The outcast - By Simon Hawke
Table of Contents
About the Author
For Troy Denning with thanks for allowing me to come and play in his world.
With grateful acknowledgments to Rob King and Jim Lowder for their editorial support, and Heather Richards, Megan McDowell, Bruce and Peggy Wiley, Rebecca Ford, and Daniel Arthur for providing helpful feedback, and Pat Connors for helping to gametest “Hawke’s Gambit” on a group of unsuspecting victims at Tuscon XIX.
Special thanks to Adele Leone and Richard Monaco, who performed services well above and beyond the call of duty, and to Robert M. Powers, who kept telling me to cheer up, things would only get worse.
And a very special thanks to Bruce Miller, who extends extraordinary generosity to friends and doesn’t want anyone to know. They know, Bruce, that’s why they love you.
Hey, Cheryl? Hugs…
As the twin moons cast their ghostly light upon the endless wasteland, Lyra stood alone atop the Dragon’s Tooth, waiting for the sunrise. Once each year, for the past thousand years, she had made her pilgrimage to the summit of the highest peak on Athas to reaffirm her vows and dream the dream she would never, live to see. A thousand years, she thought as she shivered in her cloak. I am growing old.
It was nearly dawn. Soon the dark sun would rise to glow like a dying ember in the dust-laden orange sky, and its rays would beat down on the desert like a hammer on an anvil. Only at night was there any respite from the searing heat. The desert sands would cool, the temperatures would plummet, and the deadly creatures of the night would leave their nests and burrows to prowl for food. The day brought other dangers, no less lethal. Athas was not a hospitable world.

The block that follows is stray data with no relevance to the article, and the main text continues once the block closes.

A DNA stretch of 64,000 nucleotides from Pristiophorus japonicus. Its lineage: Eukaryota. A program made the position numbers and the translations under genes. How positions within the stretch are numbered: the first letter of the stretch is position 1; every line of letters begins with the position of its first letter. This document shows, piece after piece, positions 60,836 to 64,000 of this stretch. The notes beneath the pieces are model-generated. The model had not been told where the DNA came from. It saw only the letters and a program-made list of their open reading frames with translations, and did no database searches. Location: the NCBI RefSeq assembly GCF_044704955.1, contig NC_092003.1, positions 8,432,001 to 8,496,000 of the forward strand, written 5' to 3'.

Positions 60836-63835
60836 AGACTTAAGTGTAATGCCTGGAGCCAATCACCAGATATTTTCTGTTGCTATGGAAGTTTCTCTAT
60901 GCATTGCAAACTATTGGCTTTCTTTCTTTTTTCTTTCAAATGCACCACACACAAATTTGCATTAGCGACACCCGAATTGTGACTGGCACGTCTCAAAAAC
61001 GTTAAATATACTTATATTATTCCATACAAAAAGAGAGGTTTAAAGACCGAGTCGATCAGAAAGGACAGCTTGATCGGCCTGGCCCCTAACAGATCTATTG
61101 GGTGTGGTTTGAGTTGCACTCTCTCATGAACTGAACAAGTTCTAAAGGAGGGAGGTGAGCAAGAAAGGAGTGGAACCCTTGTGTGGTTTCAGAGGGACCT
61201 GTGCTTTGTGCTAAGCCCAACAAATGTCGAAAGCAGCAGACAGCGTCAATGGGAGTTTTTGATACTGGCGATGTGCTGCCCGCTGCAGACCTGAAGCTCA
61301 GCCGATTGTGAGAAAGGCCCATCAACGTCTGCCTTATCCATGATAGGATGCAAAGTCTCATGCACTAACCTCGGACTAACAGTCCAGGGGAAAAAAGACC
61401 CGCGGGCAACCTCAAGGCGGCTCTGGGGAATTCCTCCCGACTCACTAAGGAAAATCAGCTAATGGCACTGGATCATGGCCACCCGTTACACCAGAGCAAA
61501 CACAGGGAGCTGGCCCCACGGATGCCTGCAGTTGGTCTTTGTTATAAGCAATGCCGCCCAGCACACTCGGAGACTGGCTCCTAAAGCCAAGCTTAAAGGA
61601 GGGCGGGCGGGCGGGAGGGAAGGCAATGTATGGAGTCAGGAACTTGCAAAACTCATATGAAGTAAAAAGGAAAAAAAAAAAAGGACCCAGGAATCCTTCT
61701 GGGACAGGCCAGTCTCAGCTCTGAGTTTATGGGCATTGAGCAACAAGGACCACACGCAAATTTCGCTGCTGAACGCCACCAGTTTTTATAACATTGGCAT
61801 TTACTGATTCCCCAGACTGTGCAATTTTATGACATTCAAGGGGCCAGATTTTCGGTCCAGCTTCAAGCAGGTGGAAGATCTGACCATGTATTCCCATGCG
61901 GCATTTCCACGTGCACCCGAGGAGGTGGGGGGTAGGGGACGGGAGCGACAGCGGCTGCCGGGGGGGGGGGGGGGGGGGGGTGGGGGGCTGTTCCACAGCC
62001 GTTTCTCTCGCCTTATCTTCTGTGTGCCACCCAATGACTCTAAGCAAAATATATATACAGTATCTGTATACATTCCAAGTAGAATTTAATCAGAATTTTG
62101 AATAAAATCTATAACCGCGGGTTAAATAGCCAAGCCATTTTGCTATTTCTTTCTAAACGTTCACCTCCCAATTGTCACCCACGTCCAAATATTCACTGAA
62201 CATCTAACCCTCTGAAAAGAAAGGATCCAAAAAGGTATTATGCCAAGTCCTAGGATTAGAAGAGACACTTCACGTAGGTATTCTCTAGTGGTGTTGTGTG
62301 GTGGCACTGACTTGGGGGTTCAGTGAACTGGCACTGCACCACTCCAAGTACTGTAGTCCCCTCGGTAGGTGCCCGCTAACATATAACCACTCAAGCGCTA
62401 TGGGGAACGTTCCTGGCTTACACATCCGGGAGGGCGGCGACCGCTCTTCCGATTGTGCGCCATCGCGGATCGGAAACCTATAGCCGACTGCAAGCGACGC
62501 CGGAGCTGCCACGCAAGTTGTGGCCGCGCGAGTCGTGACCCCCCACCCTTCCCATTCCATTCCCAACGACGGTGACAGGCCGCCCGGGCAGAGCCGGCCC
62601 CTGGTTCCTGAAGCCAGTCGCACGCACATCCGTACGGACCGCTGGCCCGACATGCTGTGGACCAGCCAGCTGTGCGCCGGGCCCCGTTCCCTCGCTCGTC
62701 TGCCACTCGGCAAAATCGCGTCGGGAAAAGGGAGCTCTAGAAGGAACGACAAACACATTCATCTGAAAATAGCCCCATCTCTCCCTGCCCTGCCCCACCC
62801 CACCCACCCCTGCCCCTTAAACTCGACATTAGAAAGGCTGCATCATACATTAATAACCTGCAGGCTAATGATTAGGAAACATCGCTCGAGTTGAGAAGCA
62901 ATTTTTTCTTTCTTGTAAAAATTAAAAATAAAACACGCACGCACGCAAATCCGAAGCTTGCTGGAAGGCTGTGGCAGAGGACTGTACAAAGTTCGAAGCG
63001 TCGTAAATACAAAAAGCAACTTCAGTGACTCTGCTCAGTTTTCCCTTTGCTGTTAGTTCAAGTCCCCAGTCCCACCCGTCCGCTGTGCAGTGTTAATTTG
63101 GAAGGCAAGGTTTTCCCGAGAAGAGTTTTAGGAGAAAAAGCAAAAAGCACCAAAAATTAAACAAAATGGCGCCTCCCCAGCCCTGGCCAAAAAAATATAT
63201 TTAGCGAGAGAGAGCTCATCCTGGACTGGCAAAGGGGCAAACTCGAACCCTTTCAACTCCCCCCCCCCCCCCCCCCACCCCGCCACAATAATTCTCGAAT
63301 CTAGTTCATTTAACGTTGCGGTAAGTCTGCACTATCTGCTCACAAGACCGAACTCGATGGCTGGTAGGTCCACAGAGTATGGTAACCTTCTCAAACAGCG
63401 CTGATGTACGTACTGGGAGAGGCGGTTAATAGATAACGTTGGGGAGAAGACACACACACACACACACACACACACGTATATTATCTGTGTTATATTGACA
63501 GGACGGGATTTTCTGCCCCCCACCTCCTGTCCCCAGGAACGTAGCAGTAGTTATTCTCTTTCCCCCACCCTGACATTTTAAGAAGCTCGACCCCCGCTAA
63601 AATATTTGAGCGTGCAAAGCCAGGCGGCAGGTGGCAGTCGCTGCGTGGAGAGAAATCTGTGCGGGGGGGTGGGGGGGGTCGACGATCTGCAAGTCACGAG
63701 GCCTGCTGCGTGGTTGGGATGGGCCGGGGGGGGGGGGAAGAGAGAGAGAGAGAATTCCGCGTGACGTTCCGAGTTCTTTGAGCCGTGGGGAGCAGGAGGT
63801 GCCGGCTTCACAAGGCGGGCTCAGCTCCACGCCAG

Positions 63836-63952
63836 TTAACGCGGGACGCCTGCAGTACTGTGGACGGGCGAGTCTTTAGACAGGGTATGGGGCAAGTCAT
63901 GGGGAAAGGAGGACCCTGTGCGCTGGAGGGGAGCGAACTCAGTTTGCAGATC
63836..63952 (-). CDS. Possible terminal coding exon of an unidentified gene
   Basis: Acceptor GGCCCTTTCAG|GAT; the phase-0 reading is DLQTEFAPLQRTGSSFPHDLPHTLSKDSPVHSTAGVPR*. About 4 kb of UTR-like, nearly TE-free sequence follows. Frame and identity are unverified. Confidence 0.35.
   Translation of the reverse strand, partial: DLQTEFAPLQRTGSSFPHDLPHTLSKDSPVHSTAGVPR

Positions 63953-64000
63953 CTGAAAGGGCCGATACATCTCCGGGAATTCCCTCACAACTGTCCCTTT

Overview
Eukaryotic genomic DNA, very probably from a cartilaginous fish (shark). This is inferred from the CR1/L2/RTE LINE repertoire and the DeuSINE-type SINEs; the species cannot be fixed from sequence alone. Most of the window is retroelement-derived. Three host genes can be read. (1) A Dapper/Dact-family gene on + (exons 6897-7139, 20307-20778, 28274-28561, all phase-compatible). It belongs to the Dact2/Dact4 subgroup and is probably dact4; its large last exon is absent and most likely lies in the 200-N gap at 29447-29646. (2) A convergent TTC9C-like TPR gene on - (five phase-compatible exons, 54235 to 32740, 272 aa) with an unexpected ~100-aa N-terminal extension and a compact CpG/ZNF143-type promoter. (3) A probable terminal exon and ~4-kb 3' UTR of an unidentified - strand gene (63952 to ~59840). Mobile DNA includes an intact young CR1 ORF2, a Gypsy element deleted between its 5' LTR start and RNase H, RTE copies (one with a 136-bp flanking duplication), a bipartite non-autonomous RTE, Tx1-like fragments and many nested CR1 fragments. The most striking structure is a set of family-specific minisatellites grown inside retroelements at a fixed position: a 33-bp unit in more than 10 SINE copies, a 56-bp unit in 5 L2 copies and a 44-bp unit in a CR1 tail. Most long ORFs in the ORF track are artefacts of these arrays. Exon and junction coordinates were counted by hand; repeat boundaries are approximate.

Lyra Al’Kali dreamed of the world as it once was, long before her birth. In the moments before dawn, she would imagine that the sun would rise over the horizon to reveal verdant plains stretching out below her instead of barren desert tablelands. The foothills of the Ringing Mountains would be forested rather than strewn with broken rock, and the song of birds would replace the mournful wailing of the wind over the ruined landscape. Once, the world was green. The sun was bright, and the plains of Athas bloomed. But that had been before the balance of nature was destroyed by those who thought to “engineer” it,, before the color of the sun had changed, before the world had been despoiled by defiler magic.
The pyreens were the oldest race on Athas, though with the passing centuries, their numbers had grown ever fewer. They recalled the Green Age in their legends, the stories that were passed on from generation to generation as pyreens matured and took their vows. There are not many of us left, thought Lyra. Each year, she encountered fewer of her kind during her wanderings. She was an elder herself now, one of the oldest pyreens remaining. Our time is passing, she thought. Even though our lives span centuries, there will not be enough time to restore the dying planet. We are too few, and we cannot do it all alone.
Each year on the anniversary of her vow-taking, Lyra made the journey to the Dragon’s Tooth and climbed the towering mountain. For any of the humanoid races of Athas—even the tireless, fleet-footed elves and the nimble, feral halflings—the tortuous climb to the summit would have been nearly impossible, but Lyra did not make it in her humanoid form. Only once, when she first took her vows, had she made the climb unaided by her shapeshifting abilities, and it had nearly killed her. Now, she was no longer young, and even in the form of a tagster or a rasclinn, the climb was difficult for her. Still, she continued to make it every year, and she would do so as long as she still drew breath. And when she could no longer make the climb, she would at least die in the attempt.
The first smoky orange rays of sunlight began to tint the sky at the edge of the horizon. Lyra stood upon the windswept summit, her long white hair billowing out behind her, and she watched as the dark sun rose slowly and malevolently to burn the desert tablelands below. As she had done a thousand times before, from the time she had reached her quickening and began the counting of her years, Lyra started to recite